» READ MORE: In Atlanta, Booker pledges voting rights expansion
» AJC INTERVIEW: Cory Booker calls for Kemp election probe, talks Southern strategy
Yang, 44, chose Georgia as one of the 15 states on his “Humanity First Tour,” another symbol of the Democratic energy aimed at Georgia ahead of the 2020 election. Several Democratic hopefuls have visited the state since launching presidential bids this year, including U.S. Sens. Cory Booker, Kamala Harris and Elizabeth Warren.
Speaking with reporters after his speech, Yang addressed some hot-button local issues including voter rights and election security.
"We need to make sure more Americans have the right to vote, and one of the ways we can do that is by simplifying our voter registration and enrollment rules," he said. He said his team has reached out to former Georgia gubernatorial candidate Stacey Abrams, who is now leading an organization focused on voting rights.
“I would be thrilled to sit down with Stacey,” Yang said.
2020 Democratic presidential candidate Andrew Yang takes a photo with supporters following a campaign event in Piedmont Park. ELIJAH NOUVELAGE/SPECIAL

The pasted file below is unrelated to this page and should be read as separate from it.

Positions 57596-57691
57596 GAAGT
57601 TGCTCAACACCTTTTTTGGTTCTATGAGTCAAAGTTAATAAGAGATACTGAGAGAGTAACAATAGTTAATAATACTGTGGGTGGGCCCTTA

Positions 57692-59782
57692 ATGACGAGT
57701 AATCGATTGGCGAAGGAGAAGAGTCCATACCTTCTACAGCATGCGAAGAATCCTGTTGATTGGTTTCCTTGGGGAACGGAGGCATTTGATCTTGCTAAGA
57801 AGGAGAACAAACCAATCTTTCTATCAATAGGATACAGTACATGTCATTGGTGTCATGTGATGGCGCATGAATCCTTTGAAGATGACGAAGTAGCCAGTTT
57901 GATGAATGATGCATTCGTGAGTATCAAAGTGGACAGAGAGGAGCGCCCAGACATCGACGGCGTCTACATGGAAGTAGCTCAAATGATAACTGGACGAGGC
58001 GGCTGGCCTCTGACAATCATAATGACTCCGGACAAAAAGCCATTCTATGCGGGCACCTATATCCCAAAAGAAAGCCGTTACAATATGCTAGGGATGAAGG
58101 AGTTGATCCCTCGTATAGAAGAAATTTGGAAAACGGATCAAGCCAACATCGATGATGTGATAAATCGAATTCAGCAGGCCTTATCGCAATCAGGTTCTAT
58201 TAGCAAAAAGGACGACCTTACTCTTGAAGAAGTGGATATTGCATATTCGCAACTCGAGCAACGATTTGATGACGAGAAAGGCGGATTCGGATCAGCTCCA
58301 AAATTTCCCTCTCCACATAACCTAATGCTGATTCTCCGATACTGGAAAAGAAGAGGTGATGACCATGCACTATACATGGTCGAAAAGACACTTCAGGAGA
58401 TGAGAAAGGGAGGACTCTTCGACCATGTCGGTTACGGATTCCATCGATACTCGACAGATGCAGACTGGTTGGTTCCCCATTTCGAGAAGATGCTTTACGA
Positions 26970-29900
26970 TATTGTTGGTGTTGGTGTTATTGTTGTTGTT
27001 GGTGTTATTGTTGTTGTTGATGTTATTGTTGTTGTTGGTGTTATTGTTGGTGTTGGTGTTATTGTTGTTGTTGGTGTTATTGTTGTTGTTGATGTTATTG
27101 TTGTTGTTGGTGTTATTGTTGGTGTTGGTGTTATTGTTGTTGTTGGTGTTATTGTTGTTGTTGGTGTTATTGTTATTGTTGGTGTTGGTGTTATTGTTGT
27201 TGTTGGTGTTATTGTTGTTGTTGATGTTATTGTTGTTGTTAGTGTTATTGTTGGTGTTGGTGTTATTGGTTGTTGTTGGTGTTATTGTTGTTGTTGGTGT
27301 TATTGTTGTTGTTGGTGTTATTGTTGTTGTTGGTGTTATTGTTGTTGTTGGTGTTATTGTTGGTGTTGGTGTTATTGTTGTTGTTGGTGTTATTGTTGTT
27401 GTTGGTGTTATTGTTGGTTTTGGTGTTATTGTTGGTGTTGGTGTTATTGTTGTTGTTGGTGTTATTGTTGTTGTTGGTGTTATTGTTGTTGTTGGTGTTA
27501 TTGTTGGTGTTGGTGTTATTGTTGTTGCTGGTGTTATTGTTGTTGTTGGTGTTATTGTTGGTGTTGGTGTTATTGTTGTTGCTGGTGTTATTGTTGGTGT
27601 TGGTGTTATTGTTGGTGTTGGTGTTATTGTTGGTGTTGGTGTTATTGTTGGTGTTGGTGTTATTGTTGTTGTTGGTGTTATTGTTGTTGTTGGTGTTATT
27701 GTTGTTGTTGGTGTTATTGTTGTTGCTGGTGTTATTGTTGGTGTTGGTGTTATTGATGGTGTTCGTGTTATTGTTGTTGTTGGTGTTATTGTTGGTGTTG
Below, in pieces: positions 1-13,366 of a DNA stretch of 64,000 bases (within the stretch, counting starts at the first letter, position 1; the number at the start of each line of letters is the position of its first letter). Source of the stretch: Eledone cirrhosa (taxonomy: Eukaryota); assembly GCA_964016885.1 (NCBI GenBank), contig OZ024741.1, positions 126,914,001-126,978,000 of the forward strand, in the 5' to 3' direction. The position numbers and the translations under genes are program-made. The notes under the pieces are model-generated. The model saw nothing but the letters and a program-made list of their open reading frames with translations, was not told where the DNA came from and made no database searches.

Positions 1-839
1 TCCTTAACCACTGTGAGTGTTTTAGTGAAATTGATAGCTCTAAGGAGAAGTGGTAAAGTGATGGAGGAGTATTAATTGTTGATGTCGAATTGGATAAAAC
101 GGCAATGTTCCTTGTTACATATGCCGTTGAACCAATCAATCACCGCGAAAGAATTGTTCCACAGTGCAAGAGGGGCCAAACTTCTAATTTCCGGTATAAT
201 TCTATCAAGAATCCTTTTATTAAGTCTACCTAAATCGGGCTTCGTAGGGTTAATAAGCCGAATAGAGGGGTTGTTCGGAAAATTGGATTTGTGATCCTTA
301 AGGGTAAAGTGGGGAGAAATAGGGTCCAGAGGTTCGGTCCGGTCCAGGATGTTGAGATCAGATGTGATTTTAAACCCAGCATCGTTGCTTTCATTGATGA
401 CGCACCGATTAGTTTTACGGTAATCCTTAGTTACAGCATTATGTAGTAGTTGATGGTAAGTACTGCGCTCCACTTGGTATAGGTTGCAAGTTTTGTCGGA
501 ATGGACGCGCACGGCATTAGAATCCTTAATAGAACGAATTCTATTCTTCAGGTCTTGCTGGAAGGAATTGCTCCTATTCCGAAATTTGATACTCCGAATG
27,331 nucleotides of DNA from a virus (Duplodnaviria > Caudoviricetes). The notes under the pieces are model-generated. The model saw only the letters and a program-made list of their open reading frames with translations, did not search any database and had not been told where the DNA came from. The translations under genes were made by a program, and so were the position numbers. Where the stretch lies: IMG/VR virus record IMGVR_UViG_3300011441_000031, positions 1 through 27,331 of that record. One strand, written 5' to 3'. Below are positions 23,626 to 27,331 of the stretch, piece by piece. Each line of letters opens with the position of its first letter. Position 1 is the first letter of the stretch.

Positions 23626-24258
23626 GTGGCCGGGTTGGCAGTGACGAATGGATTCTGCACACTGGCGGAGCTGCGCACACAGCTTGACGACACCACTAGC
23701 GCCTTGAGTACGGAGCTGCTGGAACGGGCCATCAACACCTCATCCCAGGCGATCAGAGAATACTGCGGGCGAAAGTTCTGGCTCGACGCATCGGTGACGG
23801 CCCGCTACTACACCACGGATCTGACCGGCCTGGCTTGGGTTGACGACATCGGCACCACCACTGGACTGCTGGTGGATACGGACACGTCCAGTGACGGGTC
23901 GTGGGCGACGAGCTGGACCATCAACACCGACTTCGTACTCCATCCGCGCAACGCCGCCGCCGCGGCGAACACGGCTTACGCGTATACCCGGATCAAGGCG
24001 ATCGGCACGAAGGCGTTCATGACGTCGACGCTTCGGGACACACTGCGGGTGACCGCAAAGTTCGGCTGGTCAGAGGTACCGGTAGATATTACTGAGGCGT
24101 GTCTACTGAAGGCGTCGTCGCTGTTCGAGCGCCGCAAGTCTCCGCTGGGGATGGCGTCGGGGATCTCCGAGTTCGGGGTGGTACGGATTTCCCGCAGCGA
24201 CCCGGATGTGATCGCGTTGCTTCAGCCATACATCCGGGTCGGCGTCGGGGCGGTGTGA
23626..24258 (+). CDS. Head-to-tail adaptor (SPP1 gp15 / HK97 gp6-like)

When asked about Georgia's controversial "heartbeat" abortion bill, which passed the Senate and House of Representatives this year, Yang said reproductive rights should be decided by women.
“As a man running for president, my opinion should not be that crucial or important when it comes to women determining their own reproductive rights,” he said. “I literally think that male legislators should just walk out of the room and let women figure out what they’d like to do.”
The candidate’s resume includes being the founder of a failed tech startup, and then becoming CEO of a lucrative test preparation company that was acquired by Kaplan. He later started the nonprofit Venture for America.
Yang said automation — the possibility of technology taking over human jobs — is one of the biggest threats facing the workplace. He mentioned “robot trucks” and automated customer service call centers as examples of new technology.
2020 Democratic presidential candidate Andrew Yang points to his "MATH" hat at a campaign event in Piedmont Park. ELIJAH NOUVELAGE/SPECIAL
“This is going to rip through our economy in a very dramatic way,” said Yang, wearing a blue ball cap that said “MATH.”
His answer to that, and his core campaign platform, is universal basic income, a policy that would give $1,000 per month to every American over the age of 18. Yang said that is “not some radical idea” and was discussed as mainstream ideology in the 1960s and ’70s.
“One-thousand bucks a month — what’s it going to do? It’s going to make it so we can actually breathe easier,” he said. “It’s going to make our community stronger.”
While critics say the idea is unrealistic and not financially possible, Yang said he would fund the program partly by taxing technology corporations more.
Earlier in the day, he met with community leaders at The Beautiful Restaurant on Cascade Road.
Stay on top of what’s happening in Georgia government and politics at www.ajc.com/politics.